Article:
New Sonex High Wing Design

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gtae07

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Joined
Dec 13, 2012
Messages
2,232
Location
Savannah, Georgia
A center stick is convenient for sure, but it likely deprives at least one of the occupants from using their preferred hand to fly it. If you have a right-handed instructor and a left-handed student... then no problem. If you have two right-handed people on board then one of them is going to have a harder or less intuitive experience.
Absolute non-issue as long as you have two working arms and hands. I'm right-handed and the majority of my flying (stick or yoke) has been with my left hand. Same with driving--most of us here drive on the right and if you drive a manual, well, you're going to be using that right hand to shift. At most it takes a couple flights to get used to it.

One advantage to the stick in your non-dominant hand is that writing and working avionics can be a bit easier.
 

rtfm

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Joined
Jan 3, 2008
Messages
3,676
Location
Brisbane, Australia
Absolutely agree. Fly with non-dominant hand, leaving dominant hand for writing, fiddling with radio etc. For me it's a no-brainer...
 

PatrickW

Active Member
Joined
Aug 9, 2005
Messages
39
Location
Cresson, TX
I've had to climb in and out of planes enough to know that twin sticks are a pain in the butt
One of my current airplanes has a center stick (a Zenith CH-601XL-b). While it's very comfortable most of the time, the center stick is quite limiting in flight.

The problem with a center stick (in a side-by-side airframe) is that it locks your right hand in place (assuming you're flying left seat). It is not possible to "reach over" and use your left hand on the center stick when you're strapped in. Further, anything on the right side of the panel must be within reach of your left hand (which requires an awkward "arm crossing"). Things to the right side that are reachable when seated on the ground become entirely unreachable when strapped in.

My next airplane will have dual sticks.

- Pat
 

Pops

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Log Member
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Jan 1, 2013
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10,174
Location
USA.
I am mostly ambidextrous. Can do most anything with my right or left hand. I do mostly write with my right hand but also can with my left hand. I almost lost my right arm and didn't have the used of it for 7 years, but made out OK except for just having the use of one arm.

Never had any problem when flying from the left seat reaching across with my left hand to the center stick while strapped in. Same from flying from the right seat reaching with my right hand to the center stick. On a normal approach and landing I would be reaching across several times with the flap handle between the seats and a center Piper style overhead elevator trim crank. Throttle on left side of panel. 42" wide cockpit. Flew the F12 about 5 years and 750+ hrs.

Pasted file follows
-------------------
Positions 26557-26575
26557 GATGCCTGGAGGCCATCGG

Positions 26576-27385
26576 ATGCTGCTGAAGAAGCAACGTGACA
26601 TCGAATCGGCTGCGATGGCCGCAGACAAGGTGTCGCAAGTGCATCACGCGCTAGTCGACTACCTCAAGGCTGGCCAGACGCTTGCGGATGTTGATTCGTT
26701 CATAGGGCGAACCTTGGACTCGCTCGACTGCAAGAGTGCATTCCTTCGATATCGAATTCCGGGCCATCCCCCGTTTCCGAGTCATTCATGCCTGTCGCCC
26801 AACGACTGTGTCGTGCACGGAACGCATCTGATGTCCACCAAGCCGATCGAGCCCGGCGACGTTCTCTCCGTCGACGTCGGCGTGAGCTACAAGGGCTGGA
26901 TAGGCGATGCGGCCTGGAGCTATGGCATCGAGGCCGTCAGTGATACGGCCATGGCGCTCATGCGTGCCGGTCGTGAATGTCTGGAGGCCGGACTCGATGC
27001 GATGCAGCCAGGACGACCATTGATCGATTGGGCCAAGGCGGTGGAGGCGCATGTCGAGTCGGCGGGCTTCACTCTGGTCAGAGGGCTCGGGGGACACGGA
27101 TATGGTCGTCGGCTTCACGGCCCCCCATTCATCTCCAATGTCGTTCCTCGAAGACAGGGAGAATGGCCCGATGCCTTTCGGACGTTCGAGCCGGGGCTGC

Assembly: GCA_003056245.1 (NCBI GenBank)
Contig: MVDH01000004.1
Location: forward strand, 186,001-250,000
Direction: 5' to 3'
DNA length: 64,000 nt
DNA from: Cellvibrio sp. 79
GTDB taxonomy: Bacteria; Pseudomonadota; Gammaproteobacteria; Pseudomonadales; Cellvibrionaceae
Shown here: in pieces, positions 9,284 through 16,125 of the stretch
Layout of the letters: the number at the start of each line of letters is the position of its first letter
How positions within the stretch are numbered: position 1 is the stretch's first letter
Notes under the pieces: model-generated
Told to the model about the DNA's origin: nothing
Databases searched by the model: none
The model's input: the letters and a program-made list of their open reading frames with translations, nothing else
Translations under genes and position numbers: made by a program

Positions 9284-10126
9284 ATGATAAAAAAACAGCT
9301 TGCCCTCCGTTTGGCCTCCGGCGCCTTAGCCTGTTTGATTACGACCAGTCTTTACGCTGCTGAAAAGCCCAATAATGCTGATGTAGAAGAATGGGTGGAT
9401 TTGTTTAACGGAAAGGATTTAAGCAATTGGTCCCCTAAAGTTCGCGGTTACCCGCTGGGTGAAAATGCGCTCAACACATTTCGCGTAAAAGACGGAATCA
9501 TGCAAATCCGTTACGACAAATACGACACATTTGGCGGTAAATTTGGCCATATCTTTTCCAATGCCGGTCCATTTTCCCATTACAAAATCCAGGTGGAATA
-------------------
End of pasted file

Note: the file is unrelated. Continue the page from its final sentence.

CAVU Mark

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Joined
Dec 30, 2012
Messages
46
Location
San Diego, CA USA
I always thought the Cessna Skycatcher was a cool yoke/stick solution. Granted there may be some extra weight but the convenience is worth it.
 

stanislavz

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Joined
Aug 21, 2016
Messages
1,113
Location
Lt
Mine two or 5 cents. I was thinking of similar approach for an composite airplane (high wing cantilever) But for two seater side-by-side, placing main spar is a killer. Or it will make your visibility poor, or it will ask you to make your frontal area ~ 5-6% higher. Ie - absolute minimum cross section is kind of 40'x40" inches or 1x1 m. But it is much much better to have ir like 44"x44" or 1.1x1.1 m with rounded edges at 5" radius. More interesting comes then you try to put your main load (two meat bags) close to cg.

Also - big killer is placement of landing gear - here is under ankles which suggest me, that meat bags are being used to counter balance nose weight. This in total brings us to situation / feeling like driving a car from rear seat.

But conclusion was, that strutted wing allow to have 44"x44" fuselage around all of you "meat bag" , especially if fuselage top line is tide not to wing bottom line, but it is higher. Like this : 1633341451031.png

And then it is possible to place head before rear spar and have plenty of head room and normal forward visibility. Wing is thinner - 12-13.5 % for strutted is on safe side, while on cantilever 15% is minimum and 18% needed sometimes too. Same goes to fuselage structure - all loads are carried via struts to seat support. Again seat are seating 80-100% of useful load..
 
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